They have a powerful sponsor in Georgian billionaire Badri Patarkatsishvili -- the owner of Imedi TV, which was stormed by riot police moments before going off the air on the evening of November 7. But until this week's events, the opposition had been seen as a largely ineffective challenge to the presidential administration.
Balance Of Power
How Saakashvili -- and Georgia -- will emerge from the current upheaval is unclear.
Saakashvili is viewed by many as the most successful pro-Western leader in the former Soviet Union. Unlike Ukraine and Kyrgyzstan, whose own "colored" revolutions quickly became bogged down in political infighting, Georgia has largely stayed on its pro-democracy, pro-integration track.
The World Bank in 2006 named Georgia as the top reformer in the world, and the country has seen significant economic growth. But many in Georgia have complaints: the standard of living has improved only incrementally for most, and much government spending has been redirected toward a bullish expansion of its defense forces. Still, Saakashvili has always enjoyed massive public support -- and that, Parsons says, is part of the problem.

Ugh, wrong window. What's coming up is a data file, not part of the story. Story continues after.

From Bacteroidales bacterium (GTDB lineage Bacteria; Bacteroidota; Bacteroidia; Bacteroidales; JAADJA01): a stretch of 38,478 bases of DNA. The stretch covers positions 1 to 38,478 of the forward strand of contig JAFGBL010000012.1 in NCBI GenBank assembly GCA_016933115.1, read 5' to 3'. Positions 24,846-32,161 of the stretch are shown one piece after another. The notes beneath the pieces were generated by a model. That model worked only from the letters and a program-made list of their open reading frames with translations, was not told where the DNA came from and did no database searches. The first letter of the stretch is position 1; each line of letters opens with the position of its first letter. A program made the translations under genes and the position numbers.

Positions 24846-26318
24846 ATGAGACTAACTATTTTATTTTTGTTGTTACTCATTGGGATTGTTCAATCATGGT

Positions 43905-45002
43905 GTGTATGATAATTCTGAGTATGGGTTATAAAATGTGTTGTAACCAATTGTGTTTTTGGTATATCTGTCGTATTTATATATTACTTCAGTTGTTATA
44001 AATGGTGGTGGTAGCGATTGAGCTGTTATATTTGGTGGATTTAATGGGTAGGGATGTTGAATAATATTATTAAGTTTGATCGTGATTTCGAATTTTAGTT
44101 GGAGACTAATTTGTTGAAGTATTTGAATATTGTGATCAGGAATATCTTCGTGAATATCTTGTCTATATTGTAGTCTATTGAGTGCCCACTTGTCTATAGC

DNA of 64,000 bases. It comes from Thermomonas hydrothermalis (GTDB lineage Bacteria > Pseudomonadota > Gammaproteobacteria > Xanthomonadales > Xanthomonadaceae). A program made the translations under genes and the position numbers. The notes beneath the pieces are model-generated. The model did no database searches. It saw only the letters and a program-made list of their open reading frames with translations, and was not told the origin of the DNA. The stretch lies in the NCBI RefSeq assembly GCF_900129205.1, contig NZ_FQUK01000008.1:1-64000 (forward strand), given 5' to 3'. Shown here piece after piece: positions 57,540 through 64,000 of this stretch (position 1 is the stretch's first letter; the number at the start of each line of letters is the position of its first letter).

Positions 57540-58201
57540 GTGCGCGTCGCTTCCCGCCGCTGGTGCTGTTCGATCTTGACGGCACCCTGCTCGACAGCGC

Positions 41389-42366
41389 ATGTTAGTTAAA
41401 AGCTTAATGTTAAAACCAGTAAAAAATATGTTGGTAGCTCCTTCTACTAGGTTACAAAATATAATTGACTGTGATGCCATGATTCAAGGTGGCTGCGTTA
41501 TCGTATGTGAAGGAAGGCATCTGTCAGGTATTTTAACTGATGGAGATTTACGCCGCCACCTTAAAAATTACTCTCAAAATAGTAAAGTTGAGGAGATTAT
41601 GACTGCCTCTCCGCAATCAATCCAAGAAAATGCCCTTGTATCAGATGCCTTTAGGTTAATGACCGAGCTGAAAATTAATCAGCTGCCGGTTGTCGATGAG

"It's not his fault that there's such a small, divided opposition in Georgia. Not his fault that the opposition is so divided. The people of Georgia gave him a huge majority in the wake of the Rose Revolution, and in a way, his massive majority has been his biggest difficulty," Parsons says. "As everybody keeps repeating in democratic states, it's absolutely critical that there should be a balance of power within the structures of democracy. And there isn't in Georgia. The government can pretty much do what it likes."
The actions of the past week are almost certain to have broader consequences for Georgia.